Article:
ELKHART, Indiana (Mennonite Church USA) — Mennonite Church USA (MC USA) has engaged professional facilitators to help create a more comfortable and safer environment for discussions at its upcoming Special Session of the Delegate Assembly in Kansas City, Missouri, May 27-30, according to Iris de León-Hartshorn, MC USA associate executive director.
“It’s important to recognize that people have different learning and communication styles,” said de León-Hartshorn. “A facilitated discussion provides a variety of ways for people to speak into an issue and helps them say it in ways that are more loving and respectful of each other. It helps reduce the stress level for people and provides a safer environment than open-ended conversation, which can be very emotional,” she added.
The schedule for the Special Session of the Delegate Assembly includes three facilitated discussions addressing the resolutions on which delegates will vote. These are:
- Clarification on Mennonite Church USA Polity and the Role of the Membership Guidelines of Mennonite Church USA.
- A Resolution for Repentance and Transformation (if delegates first affirm that they will vote on this. See “Delegate Process” for more information.)
- For Justice Resolution
Delegates will sit in assigned table groups during the business sessions. A community building exercise will help delegates get to know each other. The facilitators will provide the delegates with questions to discuss at their tables. Afterward, the table groups will share about their discussions in a general forum.
Leading the facilitated discussions will be:
- Sidney Morgan, a nationally recognized facilitator, mediator, speaker and consultant specializing in diversity, equity and inclusion work, restorative justice practices and conflict transformation. She has her own consultancy, Red Sea Road Consulting, LLC, and over 18 years of experience as a restorative justice practitioner and certified conflict mediation facilitator. Morgan holds a master’s degree in Transformational Leadership and Restorative Justice from Eastern Mennonite University, Harrisonburg, Virginia.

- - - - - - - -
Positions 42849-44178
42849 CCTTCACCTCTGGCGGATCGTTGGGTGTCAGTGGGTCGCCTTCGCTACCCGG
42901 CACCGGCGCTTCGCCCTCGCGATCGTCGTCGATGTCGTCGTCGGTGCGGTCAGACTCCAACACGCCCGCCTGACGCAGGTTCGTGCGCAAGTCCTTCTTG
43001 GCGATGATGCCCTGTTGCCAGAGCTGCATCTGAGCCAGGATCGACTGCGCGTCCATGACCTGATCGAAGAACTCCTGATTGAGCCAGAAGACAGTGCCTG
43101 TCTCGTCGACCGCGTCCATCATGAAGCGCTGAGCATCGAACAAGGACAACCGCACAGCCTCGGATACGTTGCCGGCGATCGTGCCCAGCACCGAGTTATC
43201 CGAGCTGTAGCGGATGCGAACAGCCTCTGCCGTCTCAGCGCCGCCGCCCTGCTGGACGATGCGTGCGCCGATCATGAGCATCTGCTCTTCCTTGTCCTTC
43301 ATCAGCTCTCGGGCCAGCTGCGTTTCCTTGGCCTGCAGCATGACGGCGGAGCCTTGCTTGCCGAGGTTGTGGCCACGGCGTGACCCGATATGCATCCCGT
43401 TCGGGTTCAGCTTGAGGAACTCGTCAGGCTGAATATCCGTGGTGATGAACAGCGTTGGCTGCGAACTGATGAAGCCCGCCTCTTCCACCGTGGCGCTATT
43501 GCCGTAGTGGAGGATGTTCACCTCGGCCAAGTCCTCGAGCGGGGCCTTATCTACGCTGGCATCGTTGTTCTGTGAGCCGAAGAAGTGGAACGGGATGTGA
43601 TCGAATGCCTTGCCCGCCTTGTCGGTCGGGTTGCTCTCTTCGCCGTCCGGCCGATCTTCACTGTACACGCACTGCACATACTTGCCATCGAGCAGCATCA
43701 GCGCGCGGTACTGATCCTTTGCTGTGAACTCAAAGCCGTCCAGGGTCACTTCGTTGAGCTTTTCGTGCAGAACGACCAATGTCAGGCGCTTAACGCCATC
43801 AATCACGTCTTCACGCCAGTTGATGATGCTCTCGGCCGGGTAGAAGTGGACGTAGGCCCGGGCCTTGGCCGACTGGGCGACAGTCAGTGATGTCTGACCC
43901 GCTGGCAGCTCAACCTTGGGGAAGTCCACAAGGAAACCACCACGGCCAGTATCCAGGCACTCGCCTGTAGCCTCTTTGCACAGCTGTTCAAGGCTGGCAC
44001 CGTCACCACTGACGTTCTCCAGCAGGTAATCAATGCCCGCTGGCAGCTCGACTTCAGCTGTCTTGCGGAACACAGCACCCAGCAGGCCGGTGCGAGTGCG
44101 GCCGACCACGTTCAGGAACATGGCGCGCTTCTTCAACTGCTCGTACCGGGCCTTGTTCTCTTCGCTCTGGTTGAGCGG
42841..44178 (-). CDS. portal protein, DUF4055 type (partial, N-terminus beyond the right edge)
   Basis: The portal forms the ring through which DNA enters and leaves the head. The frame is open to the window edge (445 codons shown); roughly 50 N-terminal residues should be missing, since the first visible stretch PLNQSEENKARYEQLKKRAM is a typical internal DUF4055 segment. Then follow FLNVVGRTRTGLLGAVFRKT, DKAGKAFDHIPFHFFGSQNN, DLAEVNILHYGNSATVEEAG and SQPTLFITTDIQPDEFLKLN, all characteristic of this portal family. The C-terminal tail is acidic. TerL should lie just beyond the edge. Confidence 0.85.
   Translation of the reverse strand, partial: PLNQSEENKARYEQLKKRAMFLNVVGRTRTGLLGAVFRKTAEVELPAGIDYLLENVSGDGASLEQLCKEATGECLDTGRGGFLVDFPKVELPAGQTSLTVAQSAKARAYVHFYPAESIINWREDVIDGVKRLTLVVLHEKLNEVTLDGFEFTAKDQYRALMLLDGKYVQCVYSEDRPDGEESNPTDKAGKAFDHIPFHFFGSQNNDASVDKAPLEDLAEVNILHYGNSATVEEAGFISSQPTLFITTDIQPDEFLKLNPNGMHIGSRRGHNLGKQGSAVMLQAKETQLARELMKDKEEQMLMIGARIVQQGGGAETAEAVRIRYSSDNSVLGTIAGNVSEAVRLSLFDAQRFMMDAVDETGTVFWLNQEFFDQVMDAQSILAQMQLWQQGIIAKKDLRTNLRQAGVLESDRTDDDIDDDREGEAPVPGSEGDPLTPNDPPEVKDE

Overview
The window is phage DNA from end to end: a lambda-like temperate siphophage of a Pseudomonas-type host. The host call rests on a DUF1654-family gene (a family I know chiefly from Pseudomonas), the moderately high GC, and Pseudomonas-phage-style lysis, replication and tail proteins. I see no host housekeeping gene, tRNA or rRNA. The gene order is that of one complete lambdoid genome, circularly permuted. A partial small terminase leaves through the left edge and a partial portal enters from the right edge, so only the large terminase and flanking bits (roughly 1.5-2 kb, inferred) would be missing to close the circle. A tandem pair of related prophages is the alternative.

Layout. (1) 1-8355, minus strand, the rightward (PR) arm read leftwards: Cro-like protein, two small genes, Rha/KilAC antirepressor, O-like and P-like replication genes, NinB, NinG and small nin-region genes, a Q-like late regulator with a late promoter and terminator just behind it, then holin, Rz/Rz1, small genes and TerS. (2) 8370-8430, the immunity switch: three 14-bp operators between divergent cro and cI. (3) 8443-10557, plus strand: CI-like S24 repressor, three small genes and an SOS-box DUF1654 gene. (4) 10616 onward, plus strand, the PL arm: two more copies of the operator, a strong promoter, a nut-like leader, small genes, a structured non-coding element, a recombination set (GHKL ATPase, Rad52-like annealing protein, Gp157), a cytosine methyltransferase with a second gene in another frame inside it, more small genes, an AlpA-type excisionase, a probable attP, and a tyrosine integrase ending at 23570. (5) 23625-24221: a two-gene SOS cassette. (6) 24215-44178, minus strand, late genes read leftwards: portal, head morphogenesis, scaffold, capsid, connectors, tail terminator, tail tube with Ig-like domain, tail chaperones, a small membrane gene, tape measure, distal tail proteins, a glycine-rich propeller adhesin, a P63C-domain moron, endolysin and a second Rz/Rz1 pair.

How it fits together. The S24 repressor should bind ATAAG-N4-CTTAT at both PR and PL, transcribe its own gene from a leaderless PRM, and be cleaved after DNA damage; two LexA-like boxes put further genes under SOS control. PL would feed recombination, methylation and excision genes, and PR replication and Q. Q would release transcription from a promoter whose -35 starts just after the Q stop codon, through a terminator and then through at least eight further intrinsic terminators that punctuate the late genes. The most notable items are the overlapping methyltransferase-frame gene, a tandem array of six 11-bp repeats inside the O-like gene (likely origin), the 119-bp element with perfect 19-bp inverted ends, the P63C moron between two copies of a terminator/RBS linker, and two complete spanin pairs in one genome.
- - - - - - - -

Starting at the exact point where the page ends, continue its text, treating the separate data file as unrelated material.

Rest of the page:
Matt Tibbles, an organizational development and conflict transformation professional with experience working in multi-ethnic for-profit businesses, higher education and non-profit organizations in developing and implementing organizational development strategies with a specialization in trauma-informed and resilient-based strategies/practices. Tibbles has a master’s degree in Conflict Transformation from Eastern Mennonite University (EMU). He currently serves as an instructor at EMU and a lead facilitator of its Trauma-Informed and Resilient Pedagogy Work Group.
MC USA vetted the facilitators for their expertise, communication skills with diverse audiences, impartiality on the discussion topics and collaborative experience working together, said deLeón-Hartshorn. This is not the first time the denomination has used professional facilitators for events and meetings. MC USA engaged facilitators at the Future Church Summit in 2017.
“There are many benefits to a facilitated discussion,” said Morgan. “It is an opportunity for participants and the facilitators to morally, emotionally, intellectually and physically engage in the dialogue – opportunity without judgment and dialogue with open hearts and true understanding of all perspectives,” she added.